This novel is set in a fascinating world, with humans inhabiting other planets, and space travel is a totally normal thing. I would've liked more background information about the world; things like how the Government ruled and number of planets inhabited would have been interesting to read about, but obviously I realise that that was not the purpose of the novel.
One element of this novel that I really enjoyed was the romantic element that ran through it. This was well created by Corlett, it had enough back story to make it believable, and the foundations for their relationship were built gradually but felt stable and realistic throughout. I was really glad these two characters got together, and the whole atmosphere of the book was definitely lightened by the romance.
Overall I gave this novel 3.5/5 stars. I thought it was an interesting take on science fiction and the end of the world narratives, and placing the focus on the human side of it, and how a human would psychologically cope was an interesting take. However, I felt that the whiny narrator paired with a fairly slow meandering narration did not hook me the way I was hoping it would.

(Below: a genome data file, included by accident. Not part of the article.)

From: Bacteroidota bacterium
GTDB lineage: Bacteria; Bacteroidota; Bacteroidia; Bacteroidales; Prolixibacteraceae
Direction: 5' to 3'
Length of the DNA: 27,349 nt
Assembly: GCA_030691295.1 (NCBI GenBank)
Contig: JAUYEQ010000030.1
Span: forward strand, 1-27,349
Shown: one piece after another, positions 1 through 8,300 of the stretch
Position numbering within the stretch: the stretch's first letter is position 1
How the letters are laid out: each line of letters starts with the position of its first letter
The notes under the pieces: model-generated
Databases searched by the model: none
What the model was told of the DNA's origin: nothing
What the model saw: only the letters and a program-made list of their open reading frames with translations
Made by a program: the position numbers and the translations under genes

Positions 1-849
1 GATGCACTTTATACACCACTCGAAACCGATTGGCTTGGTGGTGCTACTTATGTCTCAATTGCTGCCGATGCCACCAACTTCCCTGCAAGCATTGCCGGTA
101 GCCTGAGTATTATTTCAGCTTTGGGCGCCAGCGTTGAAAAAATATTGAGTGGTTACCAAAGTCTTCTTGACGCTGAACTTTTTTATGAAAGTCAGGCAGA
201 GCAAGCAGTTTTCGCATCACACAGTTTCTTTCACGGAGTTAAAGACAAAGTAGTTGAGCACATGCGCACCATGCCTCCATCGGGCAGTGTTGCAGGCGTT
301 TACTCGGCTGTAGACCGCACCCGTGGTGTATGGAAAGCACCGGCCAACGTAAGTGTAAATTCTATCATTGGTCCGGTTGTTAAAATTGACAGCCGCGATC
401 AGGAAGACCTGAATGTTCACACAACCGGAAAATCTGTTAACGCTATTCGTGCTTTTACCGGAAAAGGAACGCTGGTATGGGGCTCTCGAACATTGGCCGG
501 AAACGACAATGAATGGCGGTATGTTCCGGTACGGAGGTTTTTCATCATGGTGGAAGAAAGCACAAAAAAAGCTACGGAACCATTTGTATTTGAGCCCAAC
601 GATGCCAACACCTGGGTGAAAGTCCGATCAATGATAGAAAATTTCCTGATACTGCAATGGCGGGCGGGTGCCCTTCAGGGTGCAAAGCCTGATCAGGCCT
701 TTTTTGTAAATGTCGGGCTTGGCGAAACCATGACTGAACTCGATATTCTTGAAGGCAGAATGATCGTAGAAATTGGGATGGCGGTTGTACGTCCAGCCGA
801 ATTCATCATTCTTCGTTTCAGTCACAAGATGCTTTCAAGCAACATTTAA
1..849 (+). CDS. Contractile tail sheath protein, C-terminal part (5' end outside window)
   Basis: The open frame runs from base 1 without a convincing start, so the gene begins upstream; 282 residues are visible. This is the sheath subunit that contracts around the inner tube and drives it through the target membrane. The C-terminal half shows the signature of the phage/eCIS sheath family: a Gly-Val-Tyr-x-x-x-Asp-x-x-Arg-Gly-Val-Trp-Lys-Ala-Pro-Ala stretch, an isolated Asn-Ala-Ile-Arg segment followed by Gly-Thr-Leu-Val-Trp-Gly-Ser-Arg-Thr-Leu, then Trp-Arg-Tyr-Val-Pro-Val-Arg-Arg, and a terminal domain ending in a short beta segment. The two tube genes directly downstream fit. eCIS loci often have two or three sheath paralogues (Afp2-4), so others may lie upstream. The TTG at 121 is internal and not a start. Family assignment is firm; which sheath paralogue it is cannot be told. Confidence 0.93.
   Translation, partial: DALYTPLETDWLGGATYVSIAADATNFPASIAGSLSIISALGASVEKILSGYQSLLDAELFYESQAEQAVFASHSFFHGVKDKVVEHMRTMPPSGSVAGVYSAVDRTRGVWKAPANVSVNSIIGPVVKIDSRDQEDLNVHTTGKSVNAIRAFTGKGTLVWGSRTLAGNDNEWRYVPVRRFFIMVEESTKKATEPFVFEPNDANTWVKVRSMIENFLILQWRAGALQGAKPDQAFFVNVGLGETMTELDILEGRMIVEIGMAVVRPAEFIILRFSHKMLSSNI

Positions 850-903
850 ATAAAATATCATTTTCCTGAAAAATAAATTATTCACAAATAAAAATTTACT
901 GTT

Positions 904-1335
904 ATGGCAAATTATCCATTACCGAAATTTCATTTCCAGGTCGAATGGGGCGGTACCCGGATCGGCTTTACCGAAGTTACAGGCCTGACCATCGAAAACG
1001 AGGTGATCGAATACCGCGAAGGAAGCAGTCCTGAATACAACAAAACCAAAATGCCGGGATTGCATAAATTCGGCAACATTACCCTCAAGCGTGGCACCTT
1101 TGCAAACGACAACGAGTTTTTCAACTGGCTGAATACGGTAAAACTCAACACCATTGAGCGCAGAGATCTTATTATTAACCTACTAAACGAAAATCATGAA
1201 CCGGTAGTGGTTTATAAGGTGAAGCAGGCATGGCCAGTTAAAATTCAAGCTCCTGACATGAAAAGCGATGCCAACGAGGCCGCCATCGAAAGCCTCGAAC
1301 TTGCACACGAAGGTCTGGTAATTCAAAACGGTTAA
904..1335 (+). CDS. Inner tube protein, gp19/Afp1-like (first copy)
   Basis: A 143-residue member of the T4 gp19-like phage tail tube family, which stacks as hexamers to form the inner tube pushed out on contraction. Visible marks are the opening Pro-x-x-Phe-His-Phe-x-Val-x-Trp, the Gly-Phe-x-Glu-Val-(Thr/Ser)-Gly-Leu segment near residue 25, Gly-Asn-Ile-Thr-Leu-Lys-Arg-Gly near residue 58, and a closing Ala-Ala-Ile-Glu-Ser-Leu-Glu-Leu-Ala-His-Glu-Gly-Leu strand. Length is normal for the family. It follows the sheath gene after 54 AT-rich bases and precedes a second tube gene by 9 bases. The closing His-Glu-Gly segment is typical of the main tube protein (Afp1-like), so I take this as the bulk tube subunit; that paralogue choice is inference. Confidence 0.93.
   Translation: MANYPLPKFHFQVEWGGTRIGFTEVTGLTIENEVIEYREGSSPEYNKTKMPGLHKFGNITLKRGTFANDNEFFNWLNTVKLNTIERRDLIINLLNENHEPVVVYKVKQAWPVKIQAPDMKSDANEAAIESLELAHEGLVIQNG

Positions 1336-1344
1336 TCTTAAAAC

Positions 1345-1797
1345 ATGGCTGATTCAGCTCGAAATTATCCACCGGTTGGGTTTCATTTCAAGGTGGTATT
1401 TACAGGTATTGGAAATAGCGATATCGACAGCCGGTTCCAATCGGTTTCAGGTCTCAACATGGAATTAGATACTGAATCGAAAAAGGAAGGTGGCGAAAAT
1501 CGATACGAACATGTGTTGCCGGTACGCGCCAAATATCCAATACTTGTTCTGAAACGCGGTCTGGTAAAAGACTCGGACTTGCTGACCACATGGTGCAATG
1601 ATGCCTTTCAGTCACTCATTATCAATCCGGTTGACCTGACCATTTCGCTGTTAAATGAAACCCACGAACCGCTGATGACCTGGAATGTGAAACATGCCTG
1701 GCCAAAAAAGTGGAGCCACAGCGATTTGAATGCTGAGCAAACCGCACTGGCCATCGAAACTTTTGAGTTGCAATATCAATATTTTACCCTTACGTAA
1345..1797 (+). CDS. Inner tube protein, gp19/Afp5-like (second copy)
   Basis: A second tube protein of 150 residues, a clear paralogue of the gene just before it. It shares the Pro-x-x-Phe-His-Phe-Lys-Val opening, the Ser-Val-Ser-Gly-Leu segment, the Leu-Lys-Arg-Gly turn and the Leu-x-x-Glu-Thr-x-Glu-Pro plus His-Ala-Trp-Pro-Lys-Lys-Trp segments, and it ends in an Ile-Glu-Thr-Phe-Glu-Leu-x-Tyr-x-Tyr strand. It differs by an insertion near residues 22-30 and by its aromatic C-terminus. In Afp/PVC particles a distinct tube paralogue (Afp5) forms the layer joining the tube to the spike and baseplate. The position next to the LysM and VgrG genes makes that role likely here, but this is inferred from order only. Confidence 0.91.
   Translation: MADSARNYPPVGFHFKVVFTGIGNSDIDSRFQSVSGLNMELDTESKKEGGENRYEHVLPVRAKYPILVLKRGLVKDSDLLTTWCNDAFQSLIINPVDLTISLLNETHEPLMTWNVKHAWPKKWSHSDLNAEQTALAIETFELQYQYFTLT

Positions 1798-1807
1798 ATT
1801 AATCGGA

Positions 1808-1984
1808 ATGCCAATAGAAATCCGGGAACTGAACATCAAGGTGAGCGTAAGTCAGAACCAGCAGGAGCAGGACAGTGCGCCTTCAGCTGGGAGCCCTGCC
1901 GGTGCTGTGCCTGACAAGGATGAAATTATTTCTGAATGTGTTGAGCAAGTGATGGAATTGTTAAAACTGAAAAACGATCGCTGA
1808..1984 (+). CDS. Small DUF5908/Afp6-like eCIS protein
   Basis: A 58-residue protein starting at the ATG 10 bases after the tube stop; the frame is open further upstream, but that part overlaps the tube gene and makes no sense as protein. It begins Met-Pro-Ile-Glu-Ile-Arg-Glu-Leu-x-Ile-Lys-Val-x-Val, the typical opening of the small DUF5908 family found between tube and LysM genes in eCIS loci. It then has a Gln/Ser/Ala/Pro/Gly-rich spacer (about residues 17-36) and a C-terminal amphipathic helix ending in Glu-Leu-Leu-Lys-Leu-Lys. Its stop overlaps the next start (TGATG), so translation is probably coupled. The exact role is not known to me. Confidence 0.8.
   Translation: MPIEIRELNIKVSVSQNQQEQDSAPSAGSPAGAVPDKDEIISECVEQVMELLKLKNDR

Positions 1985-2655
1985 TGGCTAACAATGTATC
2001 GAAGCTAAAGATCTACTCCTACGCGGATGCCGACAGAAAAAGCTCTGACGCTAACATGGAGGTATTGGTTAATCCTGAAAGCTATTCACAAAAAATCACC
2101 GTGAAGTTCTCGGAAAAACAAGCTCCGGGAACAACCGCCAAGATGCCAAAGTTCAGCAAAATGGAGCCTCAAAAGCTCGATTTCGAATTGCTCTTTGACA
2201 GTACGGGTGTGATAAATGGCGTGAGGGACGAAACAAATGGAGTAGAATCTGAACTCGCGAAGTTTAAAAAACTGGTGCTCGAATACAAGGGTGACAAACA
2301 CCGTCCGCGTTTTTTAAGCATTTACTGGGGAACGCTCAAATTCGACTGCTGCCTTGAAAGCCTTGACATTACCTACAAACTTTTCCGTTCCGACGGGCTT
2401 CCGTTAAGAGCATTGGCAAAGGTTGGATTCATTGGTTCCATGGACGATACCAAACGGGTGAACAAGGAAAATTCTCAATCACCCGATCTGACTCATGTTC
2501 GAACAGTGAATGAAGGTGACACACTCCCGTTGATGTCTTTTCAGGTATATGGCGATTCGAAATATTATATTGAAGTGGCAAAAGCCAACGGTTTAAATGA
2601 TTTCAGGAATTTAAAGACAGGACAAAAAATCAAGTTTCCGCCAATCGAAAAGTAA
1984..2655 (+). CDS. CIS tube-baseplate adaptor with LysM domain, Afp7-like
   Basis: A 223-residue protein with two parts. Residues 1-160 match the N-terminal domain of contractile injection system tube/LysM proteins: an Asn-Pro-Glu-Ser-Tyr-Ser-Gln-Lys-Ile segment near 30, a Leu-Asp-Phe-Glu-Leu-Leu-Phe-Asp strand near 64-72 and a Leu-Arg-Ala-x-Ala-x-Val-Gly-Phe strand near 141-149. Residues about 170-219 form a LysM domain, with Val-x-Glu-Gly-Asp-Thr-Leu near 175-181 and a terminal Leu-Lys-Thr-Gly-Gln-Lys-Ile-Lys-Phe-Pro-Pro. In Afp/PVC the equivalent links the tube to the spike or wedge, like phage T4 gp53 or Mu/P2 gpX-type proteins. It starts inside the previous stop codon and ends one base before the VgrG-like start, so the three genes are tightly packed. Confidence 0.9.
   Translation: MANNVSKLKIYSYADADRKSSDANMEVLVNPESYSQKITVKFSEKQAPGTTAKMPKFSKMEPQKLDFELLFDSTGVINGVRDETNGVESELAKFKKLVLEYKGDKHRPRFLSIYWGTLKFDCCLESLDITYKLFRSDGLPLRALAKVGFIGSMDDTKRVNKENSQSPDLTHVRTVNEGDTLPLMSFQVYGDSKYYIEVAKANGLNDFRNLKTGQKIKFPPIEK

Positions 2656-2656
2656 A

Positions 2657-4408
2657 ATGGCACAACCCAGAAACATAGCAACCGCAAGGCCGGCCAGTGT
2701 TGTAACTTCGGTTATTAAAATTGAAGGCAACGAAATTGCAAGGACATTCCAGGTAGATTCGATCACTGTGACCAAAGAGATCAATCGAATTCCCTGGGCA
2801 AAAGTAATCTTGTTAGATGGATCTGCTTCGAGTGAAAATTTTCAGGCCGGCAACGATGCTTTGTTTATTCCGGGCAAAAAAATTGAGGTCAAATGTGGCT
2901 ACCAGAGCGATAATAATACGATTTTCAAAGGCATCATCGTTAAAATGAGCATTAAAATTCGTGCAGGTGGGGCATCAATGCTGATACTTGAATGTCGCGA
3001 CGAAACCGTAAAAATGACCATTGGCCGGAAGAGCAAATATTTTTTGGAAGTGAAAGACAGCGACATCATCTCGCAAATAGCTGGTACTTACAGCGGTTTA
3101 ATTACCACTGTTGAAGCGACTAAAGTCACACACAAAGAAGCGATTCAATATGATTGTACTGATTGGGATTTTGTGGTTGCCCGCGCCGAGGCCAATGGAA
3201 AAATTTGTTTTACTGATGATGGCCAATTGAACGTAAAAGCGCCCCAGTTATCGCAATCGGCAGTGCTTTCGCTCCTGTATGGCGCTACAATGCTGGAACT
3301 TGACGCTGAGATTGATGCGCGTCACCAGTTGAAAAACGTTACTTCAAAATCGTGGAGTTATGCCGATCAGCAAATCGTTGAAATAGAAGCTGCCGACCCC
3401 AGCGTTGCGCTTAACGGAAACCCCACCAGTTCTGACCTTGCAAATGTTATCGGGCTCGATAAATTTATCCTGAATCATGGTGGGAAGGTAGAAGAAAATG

The stories woven around the characters and the contrast between space travel and the tranquillity of the Northumberland Coast made for a wonderful read,
I didn’t want to finish this book and I'm really hoping there are going to be more to follow with this story line
It is a beautifully written book and would make such a great film
This is quite an unusual post-apocalyptic story. It’s about survivors travelling towards somewhere, although they’re not entirely sure where. Some of them are looking for somewhere to start over, one is looking for a loved one, others are just making the journey because they don’t have anything else to do. It explores themes of belief and religion, in an end-of-world setting.
The characters are quite mixed. We have a vet, a preacher, a scientist, a prostitute, an autistic boy, an engineer and a captain. Along the way, they meet desperate men, those in charge, period enactors, and a girl who would rather communicate online. Many different perspectives are explored, and it is very interesting.
However, the main character was extremely dislikeable and she made the book quite painful to read at times.
It is an interesting and thought-provoking book but could have benefitted from less focus on the main character’s personal relationships.